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Hope for Tomorrow

By pol sifter
By pol sifter

Last week there was some news that should have made me feel relieved.

Scientists said that fibromyalgia is not all in our heads. They found a ‘rational biological basis’ for fibromyalgia, which now confirms it is not psychosomatic.

In other words, we’re not some crazy, attention seeking bunch after all.

Yayy. Please tell your disbelieving GP and unsupportive relatives. Scientists say the findings will change clinical opinion about fibromyalgia.

I honestly want to be relieved, but I’m not.

We’ve had so many high hopes and let-downs from previous studies and their findings that I’ve just grown numb to all of it. I’m almost afraid to hope it’s true, because I don’t want to be disappointed again. You know?

I hope, really hope that this time, these findings mean something and will further the search for treatment and ultimately a cure.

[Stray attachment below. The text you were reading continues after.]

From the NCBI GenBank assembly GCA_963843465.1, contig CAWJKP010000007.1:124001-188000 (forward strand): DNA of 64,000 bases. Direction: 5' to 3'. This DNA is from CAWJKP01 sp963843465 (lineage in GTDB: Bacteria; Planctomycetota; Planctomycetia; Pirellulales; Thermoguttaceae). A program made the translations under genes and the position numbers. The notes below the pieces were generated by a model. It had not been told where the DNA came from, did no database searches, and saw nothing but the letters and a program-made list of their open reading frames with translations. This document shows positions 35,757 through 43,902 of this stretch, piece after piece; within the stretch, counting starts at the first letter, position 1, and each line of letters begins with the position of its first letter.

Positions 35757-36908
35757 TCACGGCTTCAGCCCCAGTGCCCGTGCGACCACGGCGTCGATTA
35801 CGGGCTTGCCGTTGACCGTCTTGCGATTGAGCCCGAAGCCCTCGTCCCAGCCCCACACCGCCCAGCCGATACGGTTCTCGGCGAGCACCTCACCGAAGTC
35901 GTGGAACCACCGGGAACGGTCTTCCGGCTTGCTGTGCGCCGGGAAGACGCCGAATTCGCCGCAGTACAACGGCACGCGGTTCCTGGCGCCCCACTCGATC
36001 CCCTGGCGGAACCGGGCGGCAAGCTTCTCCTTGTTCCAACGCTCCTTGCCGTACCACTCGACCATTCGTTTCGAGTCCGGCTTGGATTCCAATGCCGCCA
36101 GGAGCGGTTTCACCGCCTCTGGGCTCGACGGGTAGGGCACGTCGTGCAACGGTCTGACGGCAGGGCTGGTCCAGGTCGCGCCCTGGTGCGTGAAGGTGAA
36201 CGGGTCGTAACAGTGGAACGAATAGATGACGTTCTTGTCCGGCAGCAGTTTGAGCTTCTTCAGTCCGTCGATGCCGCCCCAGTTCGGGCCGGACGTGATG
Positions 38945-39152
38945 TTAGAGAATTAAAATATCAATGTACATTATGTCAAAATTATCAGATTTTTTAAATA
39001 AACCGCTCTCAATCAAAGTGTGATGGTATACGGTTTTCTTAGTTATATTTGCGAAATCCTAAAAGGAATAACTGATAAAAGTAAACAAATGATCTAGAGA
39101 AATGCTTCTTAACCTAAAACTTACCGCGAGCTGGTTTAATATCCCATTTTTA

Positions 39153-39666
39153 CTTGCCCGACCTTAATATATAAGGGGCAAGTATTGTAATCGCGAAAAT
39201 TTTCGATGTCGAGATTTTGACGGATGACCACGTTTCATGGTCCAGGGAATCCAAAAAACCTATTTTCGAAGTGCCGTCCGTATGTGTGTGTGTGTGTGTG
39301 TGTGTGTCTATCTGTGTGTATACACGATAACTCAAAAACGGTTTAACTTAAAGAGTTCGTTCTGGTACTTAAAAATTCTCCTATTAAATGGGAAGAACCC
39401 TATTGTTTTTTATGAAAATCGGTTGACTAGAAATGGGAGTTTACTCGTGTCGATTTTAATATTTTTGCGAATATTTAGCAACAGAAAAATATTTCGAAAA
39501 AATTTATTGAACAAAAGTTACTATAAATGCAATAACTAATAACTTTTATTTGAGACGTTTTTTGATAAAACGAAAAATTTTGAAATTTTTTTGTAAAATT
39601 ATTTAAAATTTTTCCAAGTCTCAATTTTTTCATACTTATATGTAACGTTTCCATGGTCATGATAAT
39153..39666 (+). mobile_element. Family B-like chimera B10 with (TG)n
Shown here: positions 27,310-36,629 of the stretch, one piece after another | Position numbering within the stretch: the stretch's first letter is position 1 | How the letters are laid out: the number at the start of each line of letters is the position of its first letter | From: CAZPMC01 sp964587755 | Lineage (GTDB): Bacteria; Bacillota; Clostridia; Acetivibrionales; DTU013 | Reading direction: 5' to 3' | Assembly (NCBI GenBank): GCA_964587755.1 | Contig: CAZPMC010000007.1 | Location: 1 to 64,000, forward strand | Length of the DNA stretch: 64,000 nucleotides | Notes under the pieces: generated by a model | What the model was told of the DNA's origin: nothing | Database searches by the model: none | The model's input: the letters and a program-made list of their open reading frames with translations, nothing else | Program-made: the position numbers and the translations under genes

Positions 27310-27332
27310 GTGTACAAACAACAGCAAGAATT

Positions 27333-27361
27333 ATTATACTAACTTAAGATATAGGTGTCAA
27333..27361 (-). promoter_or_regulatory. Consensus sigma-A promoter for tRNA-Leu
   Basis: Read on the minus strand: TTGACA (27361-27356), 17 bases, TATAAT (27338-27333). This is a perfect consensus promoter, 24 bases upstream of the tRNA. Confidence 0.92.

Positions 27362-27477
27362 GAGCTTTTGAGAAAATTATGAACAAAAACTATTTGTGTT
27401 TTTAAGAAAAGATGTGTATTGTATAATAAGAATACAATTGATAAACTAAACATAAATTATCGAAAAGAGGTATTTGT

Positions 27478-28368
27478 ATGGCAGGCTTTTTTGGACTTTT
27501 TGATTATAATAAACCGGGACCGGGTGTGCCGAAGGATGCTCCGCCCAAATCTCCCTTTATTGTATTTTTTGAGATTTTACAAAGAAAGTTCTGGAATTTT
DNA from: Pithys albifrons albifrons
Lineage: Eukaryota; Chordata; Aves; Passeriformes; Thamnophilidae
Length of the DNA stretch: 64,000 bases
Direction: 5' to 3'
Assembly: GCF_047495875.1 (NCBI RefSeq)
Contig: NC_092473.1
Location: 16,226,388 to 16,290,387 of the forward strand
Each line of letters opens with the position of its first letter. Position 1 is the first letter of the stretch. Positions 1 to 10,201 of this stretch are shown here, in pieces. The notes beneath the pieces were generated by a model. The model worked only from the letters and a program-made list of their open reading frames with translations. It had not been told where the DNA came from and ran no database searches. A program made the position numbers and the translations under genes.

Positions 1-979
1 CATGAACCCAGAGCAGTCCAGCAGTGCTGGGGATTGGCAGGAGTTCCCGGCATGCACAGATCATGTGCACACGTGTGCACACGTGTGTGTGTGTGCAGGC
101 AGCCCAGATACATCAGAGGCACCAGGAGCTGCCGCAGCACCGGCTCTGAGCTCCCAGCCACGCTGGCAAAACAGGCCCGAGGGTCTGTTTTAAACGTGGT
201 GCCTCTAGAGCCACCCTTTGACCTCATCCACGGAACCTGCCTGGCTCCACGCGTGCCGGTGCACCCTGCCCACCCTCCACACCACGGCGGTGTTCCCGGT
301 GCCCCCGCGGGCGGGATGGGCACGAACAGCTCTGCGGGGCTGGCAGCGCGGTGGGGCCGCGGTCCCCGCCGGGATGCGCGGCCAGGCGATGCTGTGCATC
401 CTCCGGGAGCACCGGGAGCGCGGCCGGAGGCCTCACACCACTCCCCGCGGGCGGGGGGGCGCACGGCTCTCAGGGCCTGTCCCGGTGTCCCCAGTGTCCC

The hope in not knowing

Anyway, by now you might realise that uncertainty makes me uneasy. This evening however, I was checking out this amazing inspirational and hilarious blog that a friend shared with me. The blogger Allie Brosh is so adept, and on point with her descriptions.

She said something that really resonated with me and I wanted to share it with you.

“…when you’re concerned that the miserable, boring wasteland in front of you might stretch all the way into forever, not knowing feels strangely hope-like.”

This is so true. The uncertainty makes me quiver yes. Thinking that this could continue on and on and on…fibromyalgia, depression, depression, fibromyalgia, and on and on.

But not knowing also means that things could go oh so well. They can change, and get better.

I suppose, this is what hope is all about. We will look forward to brighter days, despite not knowing for sure if they will come.

Loads and loads of grand possibilities lie ahead of us, in our uncertain tomorrows. That’s something to anticipate.

Lots of love and gentle hugs 🙂

potofcallaloo

Alisha Nurse is a curry-loving writer & comms professional who holds a Master of Arts Degree in Journalism (International) from the University of Westminster, London.
Get in touch with any feedback or questions via the contact form in the ‘About’ section.

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